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Hvetefelt i Kina

The greenhouse gas nitrous oxide is on the rise

Most of us know nitrous oxide as “laughing gas”, used for its anaesthetic effects. But nitrous oxide is also one of the main stratospheric ozone depleting substances – and we are releasing more of it into the atmosphere than previously thought.

Zeppelinobservatoriet i Ny Ålesund på Svalbard

Greenhouse gas levels are constantly rising

The most important greenhouse gases monitored by NILU – The Norwegian Institute for Air Research continued to rise in 2017. Levels have now reached new records both at Svalbard and in Aust-Agder in Norway. Both CO2, methane and nitrous oxide continue to increase in both Southern Norway and Svalbard, and there is no sign of reduction or flattening in this trend.

Quintero-Puchuncavi Bay

NILU measures volatile organic compounds (VOCs) in Chile

Over a period of 4 months, NILU has measured the concentrations of volatile organic compounds (VOCs) in the air in the Chilean municipalities of Quintero-Puchuncaví and Concón in the Valparaíso region. The measurements were carried out on behalf of the Chilean Ministry of the Environment. So far, the measurement results show no sign that VOC emissions from the industrial area affect the air quality in neighbouring residential areas.

Quintero-Puchuncavi Bay

Mediciones de NILU de componentes orgánicos volátiles (COVs) en Chile

NILU ha realizado mediciones de compuestos orgánicos volátiles (COVs) durante un periodo de cuatro meses en los municipios de Quintero-Puchuncaví y Concón, ambos en la región de Valparaíso. Estas mediciones fueron comisionadas por el Ministerio de Medio Ambiente de Chile. Los resultados obtenidos hasta el momento no indican que las emisiones de COVs de la zona industrial afecten la calidad del aire en las áreas residenciales cercanas.

NILU Polskas kontorer

Closing NILU Polska Ltd.

NILU – Norwegian institute for Air Research is sorry to inform our partners and contacts that our subsidiary NILU Polska in Krakow, Poland will be closed permanently February 2019.

Trafikkert gate i London

Air quality in Europe still poses danger to health and environment

The European air quality is slowly improving, but as the Air Quality in Europe 2018 Report shows, air pollution continues to exceed European Union and World Health Organization limits and guidelines. Thus, air pollution is still posing a danger to human health and the environment.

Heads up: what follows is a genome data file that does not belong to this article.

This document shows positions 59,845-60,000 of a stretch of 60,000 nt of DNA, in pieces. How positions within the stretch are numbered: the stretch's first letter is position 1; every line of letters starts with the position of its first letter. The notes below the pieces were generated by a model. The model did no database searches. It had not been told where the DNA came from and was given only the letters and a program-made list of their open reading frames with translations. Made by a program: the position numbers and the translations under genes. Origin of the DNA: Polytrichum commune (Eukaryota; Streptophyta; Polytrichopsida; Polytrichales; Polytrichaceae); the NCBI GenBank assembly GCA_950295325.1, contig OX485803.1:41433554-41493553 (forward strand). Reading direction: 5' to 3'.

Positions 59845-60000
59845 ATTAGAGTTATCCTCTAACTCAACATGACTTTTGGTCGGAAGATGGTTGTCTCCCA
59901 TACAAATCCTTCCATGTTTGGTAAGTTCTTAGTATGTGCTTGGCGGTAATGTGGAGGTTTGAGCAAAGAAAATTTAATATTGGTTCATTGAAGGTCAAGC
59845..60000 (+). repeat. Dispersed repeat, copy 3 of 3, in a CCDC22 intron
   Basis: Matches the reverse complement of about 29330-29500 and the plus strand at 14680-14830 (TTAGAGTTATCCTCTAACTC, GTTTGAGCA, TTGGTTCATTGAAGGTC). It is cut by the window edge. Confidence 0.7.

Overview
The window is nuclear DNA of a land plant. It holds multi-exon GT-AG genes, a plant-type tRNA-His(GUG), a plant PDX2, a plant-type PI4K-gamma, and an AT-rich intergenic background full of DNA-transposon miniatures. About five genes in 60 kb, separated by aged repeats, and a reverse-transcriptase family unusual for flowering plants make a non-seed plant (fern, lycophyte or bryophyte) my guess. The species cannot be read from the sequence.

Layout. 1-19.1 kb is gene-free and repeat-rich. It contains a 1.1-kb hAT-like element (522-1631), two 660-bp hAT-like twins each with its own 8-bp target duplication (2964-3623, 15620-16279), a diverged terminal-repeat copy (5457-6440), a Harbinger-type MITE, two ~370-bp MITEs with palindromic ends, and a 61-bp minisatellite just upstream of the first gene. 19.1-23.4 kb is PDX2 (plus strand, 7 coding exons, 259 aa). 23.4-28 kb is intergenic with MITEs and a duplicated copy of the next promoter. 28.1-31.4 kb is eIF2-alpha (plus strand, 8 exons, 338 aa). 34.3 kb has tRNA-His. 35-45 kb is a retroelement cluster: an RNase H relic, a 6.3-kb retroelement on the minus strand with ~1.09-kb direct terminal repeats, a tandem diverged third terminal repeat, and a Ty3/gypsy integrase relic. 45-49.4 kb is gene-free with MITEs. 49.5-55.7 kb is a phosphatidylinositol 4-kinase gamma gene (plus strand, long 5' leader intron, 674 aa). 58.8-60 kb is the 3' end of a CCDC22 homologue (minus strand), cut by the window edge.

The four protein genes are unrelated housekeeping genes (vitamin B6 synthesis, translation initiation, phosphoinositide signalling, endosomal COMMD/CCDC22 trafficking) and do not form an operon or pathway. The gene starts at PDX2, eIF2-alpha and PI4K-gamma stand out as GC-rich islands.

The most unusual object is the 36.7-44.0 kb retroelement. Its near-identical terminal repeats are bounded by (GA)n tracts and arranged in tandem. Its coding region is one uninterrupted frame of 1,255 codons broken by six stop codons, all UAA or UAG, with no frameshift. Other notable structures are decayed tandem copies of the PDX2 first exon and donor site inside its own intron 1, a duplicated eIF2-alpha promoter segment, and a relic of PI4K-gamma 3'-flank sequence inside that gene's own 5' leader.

Brannmenn slukker brann

Scientists call for stronger management of PFASs

August 31st, 2018: More than thirty scientists from all over the world, in conjunction with regulators from agencies across the globe, have jointly outlined a set of needs, goals, and actions to help assess and manage the diverse and widely used group of per- and polyfluoroalkyl substances (PFASs) in the future.

Setting up the “laughing gas” budget

From the NILU Annual Report 2017: “Laughing gas” sounds harmless enough. Known also as nitrous oxide, it is in fact the third most important greenhouse gas in the atmosphere, and no laughing matter.

Markedet Santa Caterina Barcelona, Spania.

NILU to lead EEA’s topic center on air quality and noise problems

Air quality in Europe is getting better. However, a significant proportion of Europe’s population still lives in cities and areas where at times, noise and air pollution may lead to health problems. Norwegian scientists are now tasked with leading the work of compiling the knowledge base the decision-makers in Europe need to give us better air and quality of life.

Data revolution in urban atmospheric research

From the NILU Annual Report 2017: During the last decade, the need for information and data has exploded, and this “data revolution” has not stopped short of science. In environmental research, data have become more and more important – to the point that scientists now even know what your fireplace looks like.

Figur miljøkjemisk kildesporing (environmental forensics)

Environmental forensics – chasing environmental offenders

From the NILU annual report 2017: Oil spills, tanker accidents, chemical disasters – suddenly materials are released into the environment, potentially harming both humans and nature. Is it possible for scientists to trace the environmental offenders?

How to measure air quality at the ends of the World

From the NILU Annual Report 2017: From the Zeppelin Observatory at 79 degrees north to Trollhaugen at 72 degrees south – NILU measures air quality at some of the world’s most inaccessible places. Why so far away?